The most common itinerary for guests in these times of pandemic is 7 nights in Galapagos. But what is the trip really like for a customer?
Many many moons ago, Penny Yim-Barbieri worked for a previous incarnation of Master Liveaboards. She enjoyed it so much, she continues to get aboard our vessels to this day as much as she can. Recently she was aboard Galapagos Master and was kind enough to send us a report of her trip. Over to Penny…
A destination on every bucket list
“Ask most divers if they have a bucket list. The response will be usually yes, with the Galapagos and especially Darwin and Wolf Islands at the top. Having been lucky enough to go to these pelagic hotspots on the Galapagos Master once before, I just consider it a must-dive destination. A must-dive place as in “any chance you can, you MUST DIVE there”!
Before going to these magical sites, there were many wonders I did not know about. I did not know that dolphins “piloting” a massive 15m/50ft whale shark was even something that happened. I did not know that turtles could become bit players on a stage packed with hammerheads, huge pregnant Galapagos sharks and silver clouds of jacks.
Of course, any mention of the Galapagos also usually triggers science memories. Especially of a guy named Darwin. Or unique flora and fauna that can only be found on (or under) these bits of volcanic rock in the middle of the Pacific. As soon as you start to wander around (ten minutes from the airport!), his ideas become very easy to grasp. It’s easy to appreciate (even booby jokes are funnier in the Galapagos!) as you can see his theory at work all around you in 360° technicolour. Whether it’s a sea lion plopping itself on a neighbouring bench or a flightless cormorant hopping from rock to rock. Even the collapse of the iconic Darwin’s Arch, which took place shortly before our trip, is an example of nature showing her power. Our boat took it upon ourselves to rebaptize the remaining columns ‘The Pillars of Evolution’.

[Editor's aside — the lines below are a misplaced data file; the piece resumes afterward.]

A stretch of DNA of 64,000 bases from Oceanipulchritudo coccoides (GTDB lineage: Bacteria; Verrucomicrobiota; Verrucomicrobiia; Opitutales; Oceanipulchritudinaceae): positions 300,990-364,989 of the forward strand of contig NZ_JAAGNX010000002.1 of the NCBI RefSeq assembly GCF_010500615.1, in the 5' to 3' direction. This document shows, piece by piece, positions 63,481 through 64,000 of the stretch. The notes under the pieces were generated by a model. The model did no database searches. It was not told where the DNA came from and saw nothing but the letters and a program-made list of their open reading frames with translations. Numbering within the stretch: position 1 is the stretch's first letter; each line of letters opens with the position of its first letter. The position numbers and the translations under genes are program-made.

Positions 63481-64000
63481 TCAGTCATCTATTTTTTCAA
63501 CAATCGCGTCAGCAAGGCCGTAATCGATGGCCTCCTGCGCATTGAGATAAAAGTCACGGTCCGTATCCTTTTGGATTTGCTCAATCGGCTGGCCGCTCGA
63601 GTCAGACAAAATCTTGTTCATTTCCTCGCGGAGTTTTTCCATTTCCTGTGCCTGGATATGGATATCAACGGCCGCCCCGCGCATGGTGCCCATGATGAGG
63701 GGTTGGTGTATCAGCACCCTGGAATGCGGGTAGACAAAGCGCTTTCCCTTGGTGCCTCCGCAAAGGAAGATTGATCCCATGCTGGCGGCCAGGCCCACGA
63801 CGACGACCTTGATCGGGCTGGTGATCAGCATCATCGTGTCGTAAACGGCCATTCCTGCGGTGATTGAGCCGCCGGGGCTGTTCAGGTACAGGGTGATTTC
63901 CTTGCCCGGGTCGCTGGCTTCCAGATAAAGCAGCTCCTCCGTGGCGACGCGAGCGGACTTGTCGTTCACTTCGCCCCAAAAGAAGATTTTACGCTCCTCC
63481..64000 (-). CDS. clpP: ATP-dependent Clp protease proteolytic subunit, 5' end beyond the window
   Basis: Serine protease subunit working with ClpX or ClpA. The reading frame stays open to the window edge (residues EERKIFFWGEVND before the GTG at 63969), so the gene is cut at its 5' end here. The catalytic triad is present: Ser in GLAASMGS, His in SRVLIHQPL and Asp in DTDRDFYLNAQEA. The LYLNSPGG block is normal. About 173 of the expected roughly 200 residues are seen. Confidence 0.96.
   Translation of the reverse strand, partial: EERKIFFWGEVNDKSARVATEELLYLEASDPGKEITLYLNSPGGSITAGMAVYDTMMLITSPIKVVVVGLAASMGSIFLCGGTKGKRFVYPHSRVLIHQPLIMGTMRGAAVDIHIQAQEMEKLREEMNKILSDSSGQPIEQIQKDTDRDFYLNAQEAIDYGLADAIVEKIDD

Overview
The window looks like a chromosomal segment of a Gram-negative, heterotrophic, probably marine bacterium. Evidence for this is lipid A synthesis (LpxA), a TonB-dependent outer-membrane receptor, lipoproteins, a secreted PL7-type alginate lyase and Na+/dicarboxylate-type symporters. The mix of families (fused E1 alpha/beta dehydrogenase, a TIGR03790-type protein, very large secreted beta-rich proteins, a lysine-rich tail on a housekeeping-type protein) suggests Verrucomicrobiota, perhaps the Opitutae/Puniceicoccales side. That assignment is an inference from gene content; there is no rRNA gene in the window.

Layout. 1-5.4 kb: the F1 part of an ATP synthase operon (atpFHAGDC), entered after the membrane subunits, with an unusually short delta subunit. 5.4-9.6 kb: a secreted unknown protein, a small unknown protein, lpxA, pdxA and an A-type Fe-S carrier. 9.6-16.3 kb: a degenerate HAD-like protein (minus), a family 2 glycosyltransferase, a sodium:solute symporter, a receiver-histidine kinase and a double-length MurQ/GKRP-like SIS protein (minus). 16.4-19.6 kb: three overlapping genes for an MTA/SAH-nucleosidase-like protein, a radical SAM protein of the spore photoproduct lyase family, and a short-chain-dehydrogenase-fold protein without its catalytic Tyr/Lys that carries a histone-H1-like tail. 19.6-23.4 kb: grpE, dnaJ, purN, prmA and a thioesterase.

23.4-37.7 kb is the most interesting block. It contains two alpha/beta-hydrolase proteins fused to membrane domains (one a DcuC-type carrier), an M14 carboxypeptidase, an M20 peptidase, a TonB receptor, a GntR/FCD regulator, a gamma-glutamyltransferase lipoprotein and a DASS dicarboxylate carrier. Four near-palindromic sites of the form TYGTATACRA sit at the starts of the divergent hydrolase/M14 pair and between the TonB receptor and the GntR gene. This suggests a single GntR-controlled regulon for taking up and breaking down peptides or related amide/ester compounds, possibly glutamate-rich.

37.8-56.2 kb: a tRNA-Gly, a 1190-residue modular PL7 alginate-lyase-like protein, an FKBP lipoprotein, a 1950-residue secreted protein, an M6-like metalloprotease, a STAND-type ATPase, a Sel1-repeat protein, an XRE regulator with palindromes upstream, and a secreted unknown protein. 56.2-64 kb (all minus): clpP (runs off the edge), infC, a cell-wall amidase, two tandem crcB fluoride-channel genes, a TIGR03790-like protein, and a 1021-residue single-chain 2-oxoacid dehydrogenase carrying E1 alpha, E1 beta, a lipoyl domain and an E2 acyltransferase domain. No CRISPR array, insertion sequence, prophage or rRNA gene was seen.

We were very fortunate to have a dive cruise director who was also a certified naturalist, not the usual practice. This meant that we benefitted from the added insights of someone who could spell out connections. Giving very informative dive briefings and linking them together with our island visits. He provided a rich cohesiveness between what we were seeing on land (animals and geological formations) and what we were discovering underwater. This enhanced the entire experience!
Although divers can expect to see more sharks in the archipelago year-round than almost anywhere else on the planet, other star Galapagos creatures are said to be more seasonal. Our trip fell just between winter/summer (at the Equator, mind you). But we still managed to see what many consider the diving ‘Top Ten’: walls of hammerheads and many other sharks, turtles, big mama whale sharks, mantas, dolphins, big schools of fish, eagle rays, sea lions, mola molas, and marine iguanas.